Resolution. The Oxford Dictionary says it is “the degree of detail visible in a photographic or television image.” In simpler terms, it’s how “in focus” an image appears to be. Higher resolution means more detail. Lower resolution means less clarity. However, because of different terms such as dpi (dots per inch), ppi (pixels per inch), monitor resolution, and printing resolution, the subject of resolution can be fairly confusing. Let’s break it down and see what resolution means for our digital scrapbooking.
Keep in mind that resolution is a pretty general term. Dpi and ppi are the units we use to measure resolution. The number of dpi is important in scanning and printing. A higher dpi means clearer images. On the other hand, when we use photos and create digital scrapbooking layouts, we need to understand the effect of ppi.
Here’s why: The images we scrappers work with, both photos and digital scrapbooking elements, are raster images, meaning they are made of pixels. A pixel is defined as an individual point of color, the smallest element that makes up an image. You’ve probably noticed pixels when you zoom in very close to an image you’re working on. They look like little squares. Each tiny square is a pixel.
Note: Some graphics, such as the Custom Shape products in the Scrap Girls Boutique, are vector images which are not made of pixels and are not affected by a change in resolution.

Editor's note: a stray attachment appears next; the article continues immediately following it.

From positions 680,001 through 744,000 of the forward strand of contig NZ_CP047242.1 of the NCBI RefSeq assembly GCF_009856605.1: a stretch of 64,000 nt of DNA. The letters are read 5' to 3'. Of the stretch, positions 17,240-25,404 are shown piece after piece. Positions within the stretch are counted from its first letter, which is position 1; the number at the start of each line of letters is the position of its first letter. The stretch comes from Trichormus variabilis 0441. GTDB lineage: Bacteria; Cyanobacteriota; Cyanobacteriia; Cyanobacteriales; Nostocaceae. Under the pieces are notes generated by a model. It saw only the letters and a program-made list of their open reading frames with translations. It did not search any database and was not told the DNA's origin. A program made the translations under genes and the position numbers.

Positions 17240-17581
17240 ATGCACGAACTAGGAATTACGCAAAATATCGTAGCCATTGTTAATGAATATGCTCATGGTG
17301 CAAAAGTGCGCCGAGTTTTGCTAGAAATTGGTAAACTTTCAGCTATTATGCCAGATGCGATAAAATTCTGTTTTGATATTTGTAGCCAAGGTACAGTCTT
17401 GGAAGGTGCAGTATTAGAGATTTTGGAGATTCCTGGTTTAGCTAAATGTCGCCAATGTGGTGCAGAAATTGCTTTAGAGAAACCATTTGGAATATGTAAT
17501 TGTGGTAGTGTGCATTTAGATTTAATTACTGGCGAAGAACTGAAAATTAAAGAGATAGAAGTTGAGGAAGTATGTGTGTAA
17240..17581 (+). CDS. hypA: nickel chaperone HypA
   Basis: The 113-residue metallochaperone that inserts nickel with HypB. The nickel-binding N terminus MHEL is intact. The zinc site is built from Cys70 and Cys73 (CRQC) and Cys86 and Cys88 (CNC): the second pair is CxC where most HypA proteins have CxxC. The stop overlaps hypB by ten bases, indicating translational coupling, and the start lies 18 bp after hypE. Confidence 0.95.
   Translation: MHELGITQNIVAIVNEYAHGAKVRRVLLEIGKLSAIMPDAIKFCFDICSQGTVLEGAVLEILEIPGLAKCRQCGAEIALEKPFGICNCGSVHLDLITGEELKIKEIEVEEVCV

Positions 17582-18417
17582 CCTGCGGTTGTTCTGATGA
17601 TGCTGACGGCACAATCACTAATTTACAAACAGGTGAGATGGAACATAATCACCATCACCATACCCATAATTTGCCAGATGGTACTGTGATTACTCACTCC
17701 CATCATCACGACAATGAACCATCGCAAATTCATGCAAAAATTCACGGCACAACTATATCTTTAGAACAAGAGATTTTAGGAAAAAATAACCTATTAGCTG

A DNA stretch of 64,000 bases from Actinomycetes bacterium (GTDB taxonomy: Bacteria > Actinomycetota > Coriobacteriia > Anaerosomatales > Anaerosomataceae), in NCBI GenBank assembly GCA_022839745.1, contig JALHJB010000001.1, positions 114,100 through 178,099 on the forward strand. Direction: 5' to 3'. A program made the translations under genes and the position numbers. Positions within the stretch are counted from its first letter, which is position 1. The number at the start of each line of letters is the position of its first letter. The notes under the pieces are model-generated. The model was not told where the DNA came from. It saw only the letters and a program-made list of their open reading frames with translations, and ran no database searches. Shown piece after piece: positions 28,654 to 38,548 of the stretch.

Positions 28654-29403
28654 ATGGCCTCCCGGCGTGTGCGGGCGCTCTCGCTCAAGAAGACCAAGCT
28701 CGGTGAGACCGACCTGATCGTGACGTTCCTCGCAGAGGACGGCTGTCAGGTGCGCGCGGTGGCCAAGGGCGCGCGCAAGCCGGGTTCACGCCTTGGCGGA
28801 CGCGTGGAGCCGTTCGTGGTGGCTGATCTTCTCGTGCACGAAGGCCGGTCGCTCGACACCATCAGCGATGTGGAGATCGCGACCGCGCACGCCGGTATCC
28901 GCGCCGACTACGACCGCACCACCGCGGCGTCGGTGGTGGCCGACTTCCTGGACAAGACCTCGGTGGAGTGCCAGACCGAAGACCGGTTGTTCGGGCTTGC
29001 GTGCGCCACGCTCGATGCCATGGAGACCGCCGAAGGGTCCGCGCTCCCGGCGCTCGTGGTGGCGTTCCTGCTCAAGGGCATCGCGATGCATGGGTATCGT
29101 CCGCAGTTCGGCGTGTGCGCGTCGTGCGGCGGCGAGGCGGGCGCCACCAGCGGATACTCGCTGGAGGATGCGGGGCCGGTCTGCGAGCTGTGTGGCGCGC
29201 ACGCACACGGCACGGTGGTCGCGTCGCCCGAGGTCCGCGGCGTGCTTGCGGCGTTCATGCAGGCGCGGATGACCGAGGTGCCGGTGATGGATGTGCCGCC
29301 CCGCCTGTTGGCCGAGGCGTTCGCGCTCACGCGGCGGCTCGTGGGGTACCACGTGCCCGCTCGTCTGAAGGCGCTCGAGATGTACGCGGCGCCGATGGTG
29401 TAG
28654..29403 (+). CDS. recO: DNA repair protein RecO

Pixels vary in size. They get larger as we enlarge our photos, smaller when we reduce the size of the photo. If a very large image has the same number of pixels as a tiny image, it will look unclear or “pixelated.” To increase clarity, we must increase the number of pixels in the image – the pixel density – that is, the number of pixels per inch. We need to increase the ppi. In the scrapbooking world, 300 ppi is the accepted standard.
On this paper from the Strawberry Fields Collection Mini, I zoomed way in to show the pixels. By the way, some people like the extremely pixelated look and use it as a fun design element.
There are several ways to reduce file size. Here’s one quick way: Open your image in Photoshop Elements. Go to Image > Resize > Image Size. In the drop-down menu, change the number of pixels per inch.
- 1. It’s always preferable to start with as good a quality photo as possible. Use your camera’s best quality setting. File sizes will be larger, but most camera SD cards have lots of storage space.
- 2. Scan at 300 dpi or more. A photo scanned at 72 dpi might look fine on your computer monitors, but its printed quality will be lacking, especially if you plan to print your page at 12×12 inches.
- 3. If you scan a photo at 300 dpi and use it on a 300-ppi scrapbook page, it will be the same physical size as the original photo. That’s important to know because many heritage photos are physically very small. If scanning a tiny photo, try scanning at 600 dpi or even more to enlarge it. The more pixels a photo has, the larger it can be printed and still look clear.
Resolution can be a complicated subject, but I hope this helped clear up some of the basics so you can get the kind of quality you want in your photos and digital scrapbooking. We always like to see your finished pages, so be sure to upload them (at 72 ppi, of course) to the Scrap Girls Gallery and let us admire your work!
Digital Scrapbooking Products Used: